We’d stash our gear in Chuck’s modular home and then meet up with him at his South Whitlock Supper Club to make a plan for the next day’s excursion

  It was early as we worked our down the road that meandered through the Missouri River bluffs leading to the Sutton Bay boat ramp. It looked as if the word was out about that the bite was on as several boats were making their way out of the bay with several other rigs in line to launch.

  As the boat dock cleared, Chuck quickly backed his Stratos boat into the water, parked his truck and we were headed out into the main river.

  We’d be heading for the same area Chuck had fished the previous day, Willow Creek Bay. We weren’t the first to arrive there as another boat was already working the point.  It wouldn’t be long before a half dozen or more boats would be fishing the bay that day.

  It didn’t take Chuck long to locate the fish as his locator lit up with the big arches that anglers love to see, indicating  several fish up off the bottom.

  On this trip, we’d be fishing deep, twenty to thirty feet along a point heading out into the bay, the active fish were holding along the edge where the point dropped into the deeper water.

  Armed with six-foot snells, dressed with a red bead, a red hook and half a crawler tethered to two-ounce ounce bottom bouncers, we probed the point looking for active fish.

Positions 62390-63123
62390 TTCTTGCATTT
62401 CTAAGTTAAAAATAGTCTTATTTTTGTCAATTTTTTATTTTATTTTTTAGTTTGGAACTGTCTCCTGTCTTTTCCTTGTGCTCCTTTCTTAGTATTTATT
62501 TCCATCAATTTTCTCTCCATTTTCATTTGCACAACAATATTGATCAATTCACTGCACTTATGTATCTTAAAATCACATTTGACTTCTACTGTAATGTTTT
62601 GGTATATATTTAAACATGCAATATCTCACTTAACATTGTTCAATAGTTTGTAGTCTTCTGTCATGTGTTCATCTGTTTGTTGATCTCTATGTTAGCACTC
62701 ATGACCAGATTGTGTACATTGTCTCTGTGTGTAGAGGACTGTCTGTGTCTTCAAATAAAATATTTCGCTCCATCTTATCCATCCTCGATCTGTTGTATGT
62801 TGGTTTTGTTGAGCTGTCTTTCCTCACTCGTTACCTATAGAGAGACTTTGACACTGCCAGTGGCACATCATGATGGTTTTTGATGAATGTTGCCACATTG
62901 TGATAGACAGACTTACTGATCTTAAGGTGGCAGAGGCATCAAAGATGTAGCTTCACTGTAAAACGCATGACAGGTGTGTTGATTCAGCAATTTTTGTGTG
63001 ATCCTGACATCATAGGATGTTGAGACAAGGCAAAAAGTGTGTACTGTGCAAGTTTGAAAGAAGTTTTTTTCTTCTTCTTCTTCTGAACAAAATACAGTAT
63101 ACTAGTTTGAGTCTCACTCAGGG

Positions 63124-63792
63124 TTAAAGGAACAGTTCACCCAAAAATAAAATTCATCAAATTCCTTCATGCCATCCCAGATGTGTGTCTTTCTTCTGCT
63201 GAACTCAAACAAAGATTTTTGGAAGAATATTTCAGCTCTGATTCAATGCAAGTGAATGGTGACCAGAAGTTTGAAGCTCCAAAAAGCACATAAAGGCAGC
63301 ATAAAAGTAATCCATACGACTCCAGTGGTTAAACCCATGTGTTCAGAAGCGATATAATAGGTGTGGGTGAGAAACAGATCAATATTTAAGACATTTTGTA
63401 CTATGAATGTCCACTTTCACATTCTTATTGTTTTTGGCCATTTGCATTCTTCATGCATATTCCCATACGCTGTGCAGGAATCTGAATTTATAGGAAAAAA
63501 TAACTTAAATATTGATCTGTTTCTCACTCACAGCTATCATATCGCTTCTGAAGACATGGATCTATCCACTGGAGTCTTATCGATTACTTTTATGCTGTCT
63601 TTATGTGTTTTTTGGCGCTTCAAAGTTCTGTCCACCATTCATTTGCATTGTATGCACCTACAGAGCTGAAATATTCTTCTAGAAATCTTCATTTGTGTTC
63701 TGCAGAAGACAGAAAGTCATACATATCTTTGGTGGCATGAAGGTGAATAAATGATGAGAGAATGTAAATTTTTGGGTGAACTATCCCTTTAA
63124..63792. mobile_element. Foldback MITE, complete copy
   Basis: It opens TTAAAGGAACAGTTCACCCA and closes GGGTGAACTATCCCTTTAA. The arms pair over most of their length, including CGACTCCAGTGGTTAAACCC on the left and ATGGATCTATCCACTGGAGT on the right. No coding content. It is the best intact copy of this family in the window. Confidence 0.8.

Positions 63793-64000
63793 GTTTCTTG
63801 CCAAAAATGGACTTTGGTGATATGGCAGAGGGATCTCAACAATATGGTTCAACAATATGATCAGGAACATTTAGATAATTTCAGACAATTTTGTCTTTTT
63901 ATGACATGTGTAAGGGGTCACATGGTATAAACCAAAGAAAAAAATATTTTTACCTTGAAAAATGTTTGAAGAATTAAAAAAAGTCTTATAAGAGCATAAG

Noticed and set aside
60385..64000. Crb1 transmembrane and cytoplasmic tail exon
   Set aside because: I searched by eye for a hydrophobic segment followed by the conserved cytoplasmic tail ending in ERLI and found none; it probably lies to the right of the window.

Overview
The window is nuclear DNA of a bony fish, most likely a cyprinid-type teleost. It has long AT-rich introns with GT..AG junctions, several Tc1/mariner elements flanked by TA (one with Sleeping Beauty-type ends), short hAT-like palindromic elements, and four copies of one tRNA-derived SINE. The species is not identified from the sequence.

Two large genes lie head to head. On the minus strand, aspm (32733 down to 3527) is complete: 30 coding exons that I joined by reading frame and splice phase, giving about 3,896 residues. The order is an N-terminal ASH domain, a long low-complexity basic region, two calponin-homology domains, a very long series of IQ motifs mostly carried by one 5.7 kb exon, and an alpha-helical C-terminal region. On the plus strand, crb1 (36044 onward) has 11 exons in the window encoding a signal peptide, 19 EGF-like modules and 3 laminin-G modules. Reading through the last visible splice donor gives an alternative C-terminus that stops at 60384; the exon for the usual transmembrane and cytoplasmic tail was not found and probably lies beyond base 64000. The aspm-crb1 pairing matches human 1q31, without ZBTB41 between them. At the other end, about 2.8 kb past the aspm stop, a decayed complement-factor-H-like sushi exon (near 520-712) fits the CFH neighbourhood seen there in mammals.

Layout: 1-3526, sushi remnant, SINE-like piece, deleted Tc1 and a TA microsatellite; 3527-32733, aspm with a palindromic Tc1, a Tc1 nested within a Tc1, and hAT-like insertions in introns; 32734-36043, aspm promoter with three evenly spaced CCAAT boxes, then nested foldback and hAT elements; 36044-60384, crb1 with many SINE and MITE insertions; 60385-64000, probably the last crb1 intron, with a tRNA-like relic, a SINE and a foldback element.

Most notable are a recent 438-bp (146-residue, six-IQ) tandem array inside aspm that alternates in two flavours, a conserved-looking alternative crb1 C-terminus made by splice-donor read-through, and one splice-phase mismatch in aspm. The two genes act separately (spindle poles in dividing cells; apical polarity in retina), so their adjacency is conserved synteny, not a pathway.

My bait hit the bottom, I bounced it twice and feeling added weight, set the hook on the first walleye of the day, a healthy sixteen inch fish, it looked as if it was going to be a good day. [Read more…]

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Oahe, Walleye & Bass Enter Summer Pattern By Larry Myhre

GETTYSBURG, S.D. | We were early and already the Sutton Bay boat ramp was filling up with big rigs and empty trailers.

It was a beautiful morning. Sun splashed across the rugged Missouri River bluffs, throwing long shadows across the deep ravines and gullies. We had seen two deer lying in tall spring wheat on the way down from the South Whitlock Bay area, their thin necks stretching up with big ears splayed as they watched us cruise down the blacktop.